With which ear do you listen to the phone? Putting the phone to my left ear is incredibly discombobulating; I become deaf as well as my usual dumb.

  4. With which ear do you listen to the phone?
    Oooh…good one. I completely forgot about that. I’m definitely a left-eared guy. Not sure if it’s related to the fact that I sliced off my right ear and sent it as a gift…oh, wait…that needs to be another post. Never mind.

  5. It came naturally. I never felt like I needed to play left. Though I’ll never know what would have happened if I had a choice at the time between a left and right handed guitar.
    You play left handed… was that a natural thing?

  6. You play left handed… was that a natural thing?
    OK, first of all, “play” needs to be in quotes, as a way of explaining that when I “play” the guitar, I don’t really.
    But if I did, then, yes, “playing” left-handed comes naturally. I’m a natural leftie, despite the weird activity-specific variations.
    However, I see no reason why I couldn’t learn to “play” right-handed. I played (no quotes needed here) the clarinet for years, which requires both hands to be equally and independently adept. (However…now that I think about it…with a clarinet, or any woodwind for that matter, the left hand is always engaged. Some notes can be played with only the left hand, but none can be played — properly — with only the right hand. [I’m ready for someone to point out the exception(s).])

  7. Didn’t you know, Eric, the Europeans just absorb food.
    No the whole fork flipped over in the other hand with the knife as a…shovel? to help push food onto it thing. Not a good description, but it’s the best I can do. Sorry!
    I can listen to the phone with either ear though – so that’s good, right?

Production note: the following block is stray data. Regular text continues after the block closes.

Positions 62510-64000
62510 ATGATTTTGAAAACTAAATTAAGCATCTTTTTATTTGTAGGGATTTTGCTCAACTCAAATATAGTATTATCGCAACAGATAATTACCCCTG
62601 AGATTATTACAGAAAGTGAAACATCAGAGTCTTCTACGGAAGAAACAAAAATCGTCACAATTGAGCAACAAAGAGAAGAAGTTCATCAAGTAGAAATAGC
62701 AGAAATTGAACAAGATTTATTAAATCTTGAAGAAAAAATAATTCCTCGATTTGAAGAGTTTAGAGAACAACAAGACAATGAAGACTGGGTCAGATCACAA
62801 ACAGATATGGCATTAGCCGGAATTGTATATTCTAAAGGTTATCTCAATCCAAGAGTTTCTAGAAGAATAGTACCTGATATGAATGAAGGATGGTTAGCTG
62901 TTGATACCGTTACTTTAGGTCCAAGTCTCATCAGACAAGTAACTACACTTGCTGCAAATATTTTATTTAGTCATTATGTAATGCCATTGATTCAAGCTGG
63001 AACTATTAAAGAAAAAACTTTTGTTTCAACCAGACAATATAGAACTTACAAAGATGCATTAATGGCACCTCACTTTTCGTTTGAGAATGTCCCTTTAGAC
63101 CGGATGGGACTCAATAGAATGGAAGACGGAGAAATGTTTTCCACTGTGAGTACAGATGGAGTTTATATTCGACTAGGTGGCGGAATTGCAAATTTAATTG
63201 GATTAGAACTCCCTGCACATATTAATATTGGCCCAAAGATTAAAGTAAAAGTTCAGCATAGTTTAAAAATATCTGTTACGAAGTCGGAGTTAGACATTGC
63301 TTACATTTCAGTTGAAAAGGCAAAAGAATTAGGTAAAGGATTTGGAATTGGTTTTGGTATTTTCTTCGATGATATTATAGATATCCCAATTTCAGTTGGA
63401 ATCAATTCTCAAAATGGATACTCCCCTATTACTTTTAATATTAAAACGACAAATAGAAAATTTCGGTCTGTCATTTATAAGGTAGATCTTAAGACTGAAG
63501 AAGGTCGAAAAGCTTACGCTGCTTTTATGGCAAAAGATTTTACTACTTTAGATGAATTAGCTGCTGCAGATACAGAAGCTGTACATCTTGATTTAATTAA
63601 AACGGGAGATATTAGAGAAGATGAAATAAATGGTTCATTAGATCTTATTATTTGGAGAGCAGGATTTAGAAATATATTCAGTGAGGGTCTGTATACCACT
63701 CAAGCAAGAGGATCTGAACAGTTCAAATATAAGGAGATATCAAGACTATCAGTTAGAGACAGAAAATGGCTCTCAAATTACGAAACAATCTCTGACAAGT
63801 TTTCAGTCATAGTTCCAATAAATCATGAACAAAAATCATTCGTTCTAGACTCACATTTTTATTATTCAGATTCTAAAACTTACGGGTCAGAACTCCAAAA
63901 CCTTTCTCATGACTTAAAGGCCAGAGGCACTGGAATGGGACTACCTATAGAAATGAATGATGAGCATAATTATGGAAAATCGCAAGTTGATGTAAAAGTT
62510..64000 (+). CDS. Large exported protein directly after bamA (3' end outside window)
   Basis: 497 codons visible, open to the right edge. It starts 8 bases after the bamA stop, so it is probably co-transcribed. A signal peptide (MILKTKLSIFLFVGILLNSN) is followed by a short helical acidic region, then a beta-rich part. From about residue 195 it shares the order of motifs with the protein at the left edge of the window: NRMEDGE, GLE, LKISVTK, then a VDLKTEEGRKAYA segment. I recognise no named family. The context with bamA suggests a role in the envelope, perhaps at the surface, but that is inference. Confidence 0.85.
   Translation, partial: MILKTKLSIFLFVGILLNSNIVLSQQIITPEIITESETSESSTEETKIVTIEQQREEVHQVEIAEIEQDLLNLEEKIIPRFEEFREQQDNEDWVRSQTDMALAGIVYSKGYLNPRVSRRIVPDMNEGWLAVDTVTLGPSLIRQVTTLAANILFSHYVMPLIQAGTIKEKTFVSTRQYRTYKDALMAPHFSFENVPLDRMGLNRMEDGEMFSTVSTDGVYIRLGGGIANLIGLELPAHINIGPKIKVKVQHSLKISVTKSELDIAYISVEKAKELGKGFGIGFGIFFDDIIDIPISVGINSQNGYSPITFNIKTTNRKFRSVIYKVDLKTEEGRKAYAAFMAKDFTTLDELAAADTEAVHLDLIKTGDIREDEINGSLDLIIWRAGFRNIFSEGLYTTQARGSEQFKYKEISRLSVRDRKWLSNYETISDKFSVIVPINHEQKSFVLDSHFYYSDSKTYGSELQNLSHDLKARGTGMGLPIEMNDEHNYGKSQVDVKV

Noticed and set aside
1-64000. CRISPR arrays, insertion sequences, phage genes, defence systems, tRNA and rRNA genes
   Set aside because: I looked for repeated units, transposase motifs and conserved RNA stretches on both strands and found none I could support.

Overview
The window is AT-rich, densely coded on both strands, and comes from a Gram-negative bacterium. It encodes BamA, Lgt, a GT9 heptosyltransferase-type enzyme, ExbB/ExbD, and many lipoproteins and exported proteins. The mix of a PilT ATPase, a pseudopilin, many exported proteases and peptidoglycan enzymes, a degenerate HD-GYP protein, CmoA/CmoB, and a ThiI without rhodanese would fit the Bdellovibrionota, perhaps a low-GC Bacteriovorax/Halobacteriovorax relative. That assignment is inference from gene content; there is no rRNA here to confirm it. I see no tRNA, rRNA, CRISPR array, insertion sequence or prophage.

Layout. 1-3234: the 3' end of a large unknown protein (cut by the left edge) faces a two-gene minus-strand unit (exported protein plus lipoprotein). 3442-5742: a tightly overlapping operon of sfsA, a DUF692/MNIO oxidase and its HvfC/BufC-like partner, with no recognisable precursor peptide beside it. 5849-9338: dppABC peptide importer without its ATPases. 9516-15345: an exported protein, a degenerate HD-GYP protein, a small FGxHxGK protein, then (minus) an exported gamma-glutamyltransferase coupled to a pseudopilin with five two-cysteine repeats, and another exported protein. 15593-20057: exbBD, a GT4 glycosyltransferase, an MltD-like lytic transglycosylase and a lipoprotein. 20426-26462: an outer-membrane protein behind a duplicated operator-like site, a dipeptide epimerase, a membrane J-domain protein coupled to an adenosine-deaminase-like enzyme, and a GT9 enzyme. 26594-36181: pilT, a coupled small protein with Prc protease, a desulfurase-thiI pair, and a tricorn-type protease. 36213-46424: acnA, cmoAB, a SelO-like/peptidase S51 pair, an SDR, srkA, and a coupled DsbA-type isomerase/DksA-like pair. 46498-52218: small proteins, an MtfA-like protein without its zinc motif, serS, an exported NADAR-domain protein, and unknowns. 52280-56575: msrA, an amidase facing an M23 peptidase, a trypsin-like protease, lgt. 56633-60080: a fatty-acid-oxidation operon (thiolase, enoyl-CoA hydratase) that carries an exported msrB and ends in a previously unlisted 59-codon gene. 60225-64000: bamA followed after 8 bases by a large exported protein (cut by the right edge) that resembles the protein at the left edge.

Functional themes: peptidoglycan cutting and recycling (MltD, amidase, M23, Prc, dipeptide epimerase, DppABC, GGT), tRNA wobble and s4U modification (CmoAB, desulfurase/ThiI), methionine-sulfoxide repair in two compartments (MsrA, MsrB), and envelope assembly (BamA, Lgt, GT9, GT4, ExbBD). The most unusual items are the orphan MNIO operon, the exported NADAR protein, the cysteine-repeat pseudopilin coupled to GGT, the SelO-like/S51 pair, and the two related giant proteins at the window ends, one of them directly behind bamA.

8. …to help push food onto it thing.
    OK, I know exactly what you’re talking about. Rachel employed that technique when she visited us from New Zealand in September, so it’s not exclusively a European thing. (Rach, I hope you don’t mind that I shared your eating habits with the world! ๐Ÿ˜‰
    I can listen to the phone with either ear though – so that’s good, right?
    That’s very, very good. I’m sure only a select handful of people in the world are ambiaural. (Funny. Firefox spell check doesn’t recognize that word. Inconceivable.)

  9. I’m hopelessly right-handed. I think my left hand only serves to as a balance because it’s pretty useless. I can operate my mouse with my right hand while drinking a coke with my left hand, however, so that’s something. And it did type half this comment, so there’s that.

  10. And it (my left hand) did type half this comment, so there’s that.
    Actually, 43% (116 characters out of 271) of it, assuming you hit the spacebar with your right thumb as we were all taught in typing class back in sixth grade.
    But who’s counting? Yes, it’s possible that I’m putting off a couple of unexciting tasks…

  11. No kidding. Nothing could match the excitement of tallying each letter in her comment (plus spaces between words…and punctuation), determining their relative frequency, mapping them to the keyboard, then computing the % of keyboard hits by the left hand vs. the right.